My answer to all three: "Nope — because we followed the rules." The truth is, office romances are tricky and generally not recommended. " Those are questions I'm frequently asked when I tell people the story of my office romance.Once I disentangled my feelings about my relationships from my feelings about my own work and career, I was more confident and could make clearer choices in both areas of my life.” I respect the point she makes, but I tend to think of the choice to date a co-worker as one made on a case-by-case basis depending on circumstances, career field (who would celebs date if they didn’t date each other?) and personal readiness, not by a moral imperative. When I was in college I worked at a nightclub — partially because I needed the cash and partially because I was dating a guy who also worked there. Well, because he was awful and I was 19 and didn’t know any better.Still, I wouldn’t use this as an example that dating a co-worker is . I haven’t dated a co-worker since then (only for lack of opportunity), but I’ve dated people I’ve met through work.Like Friedman, I never suffered any personal disasters because of it, just a few moments of personal anxiety that I recovered from. Quick backstory: We didn't meet on the job — we were dating for almost four years before we started working together (which, by the way, wasn't planned … But for about 11 months, we sat three cubes apart from one another and kept our relationship under wraps. If you decide it My situation was unique because we were already a couple before we started working together — but generally that isn't the case, and Lynn Taylor, a national workplace expert and the author of "Tame Your Terrible Office Tyrant: How to Manage Childish Boss Behavior and Thrive in Your Job," suggests you try being friends inside and outside the office before you make any moves. But they happen all the time, and when they do, there are three possible outcomes: The relationship turns sour and your reputation and career take a beating; it ends, but you're both mature and cordial and don't let the breakup affect your work; or A survey by Career Builder last year revealed that nearly 40% of employees admitted to having a romantic relationship with a coworker, and almost one-third of office relationships result in marriage. We got married in October.) It's up to you to figure out whether pursuing an office relationship is worth the possible consequences, good and bad.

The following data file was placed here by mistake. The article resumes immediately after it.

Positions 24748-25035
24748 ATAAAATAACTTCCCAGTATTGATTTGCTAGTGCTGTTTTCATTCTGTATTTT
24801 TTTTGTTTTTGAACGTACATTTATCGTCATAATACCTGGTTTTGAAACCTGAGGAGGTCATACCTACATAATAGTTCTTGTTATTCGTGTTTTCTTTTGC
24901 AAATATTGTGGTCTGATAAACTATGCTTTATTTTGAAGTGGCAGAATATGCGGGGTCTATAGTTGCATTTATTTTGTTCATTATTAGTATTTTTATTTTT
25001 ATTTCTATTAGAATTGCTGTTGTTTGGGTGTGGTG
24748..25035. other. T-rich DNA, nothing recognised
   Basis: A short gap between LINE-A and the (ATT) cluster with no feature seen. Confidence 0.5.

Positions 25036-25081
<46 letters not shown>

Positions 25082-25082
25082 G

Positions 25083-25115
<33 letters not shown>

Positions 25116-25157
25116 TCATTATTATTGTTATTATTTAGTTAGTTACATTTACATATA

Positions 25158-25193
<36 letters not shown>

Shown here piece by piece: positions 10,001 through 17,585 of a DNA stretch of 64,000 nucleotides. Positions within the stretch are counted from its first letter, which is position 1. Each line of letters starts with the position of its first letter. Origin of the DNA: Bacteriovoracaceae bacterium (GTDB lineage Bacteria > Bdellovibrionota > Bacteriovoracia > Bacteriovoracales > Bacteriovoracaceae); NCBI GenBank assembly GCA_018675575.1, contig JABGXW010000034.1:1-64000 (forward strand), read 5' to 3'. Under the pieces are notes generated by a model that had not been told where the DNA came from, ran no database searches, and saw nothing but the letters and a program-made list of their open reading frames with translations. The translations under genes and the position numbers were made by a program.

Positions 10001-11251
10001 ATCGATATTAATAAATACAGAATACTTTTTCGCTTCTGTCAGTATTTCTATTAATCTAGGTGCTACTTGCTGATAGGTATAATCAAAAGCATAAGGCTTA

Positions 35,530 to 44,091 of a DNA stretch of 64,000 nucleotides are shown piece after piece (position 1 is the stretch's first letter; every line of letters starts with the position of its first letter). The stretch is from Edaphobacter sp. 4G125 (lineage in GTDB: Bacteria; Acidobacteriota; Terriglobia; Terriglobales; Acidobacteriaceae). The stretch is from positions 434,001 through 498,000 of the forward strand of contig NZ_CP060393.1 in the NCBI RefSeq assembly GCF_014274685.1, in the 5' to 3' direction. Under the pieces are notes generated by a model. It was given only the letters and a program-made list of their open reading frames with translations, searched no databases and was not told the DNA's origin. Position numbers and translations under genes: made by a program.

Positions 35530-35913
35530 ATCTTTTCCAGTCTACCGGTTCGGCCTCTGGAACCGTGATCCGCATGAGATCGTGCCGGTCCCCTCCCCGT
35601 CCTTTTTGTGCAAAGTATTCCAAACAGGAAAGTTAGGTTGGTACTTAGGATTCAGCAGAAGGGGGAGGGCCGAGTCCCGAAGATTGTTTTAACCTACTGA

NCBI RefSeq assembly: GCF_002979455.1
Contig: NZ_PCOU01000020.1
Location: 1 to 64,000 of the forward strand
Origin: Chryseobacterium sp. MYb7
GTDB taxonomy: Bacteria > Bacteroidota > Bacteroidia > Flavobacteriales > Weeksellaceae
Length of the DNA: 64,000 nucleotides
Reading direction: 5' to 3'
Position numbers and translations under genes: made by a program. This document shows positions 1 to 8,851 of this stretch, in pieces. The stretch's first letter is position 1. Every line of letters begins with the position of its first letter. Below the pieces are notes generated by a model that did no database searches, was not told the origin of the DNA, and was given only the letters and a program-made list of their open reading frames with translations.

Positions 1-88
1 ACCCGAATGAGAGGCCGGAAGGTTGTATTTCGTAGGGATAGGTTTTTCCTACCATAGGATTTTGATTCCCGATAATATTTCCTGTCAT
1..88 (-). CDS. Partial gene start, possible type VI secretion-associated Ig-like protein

I didn’t suffer any professional disasters, but I did have to deal with a lot of personal anxieties I might not have experienced otherwise…I don’t think it’s a total coincidence that I’ve been most professionally successful in the years since I instituted my ‘no journo’ dating rule.At the end of the day, you want someone who is just as interesting around a conference room table as they are in a dimly lit dive bar.Instead of having 15 minutes to get to know someone over a cocktail, you can take your time.If company policy strictly prohibits office romances, well, you need to decide whether or not the relationship is worth it.If you just want a fling, you’re better off getting it elsewhere.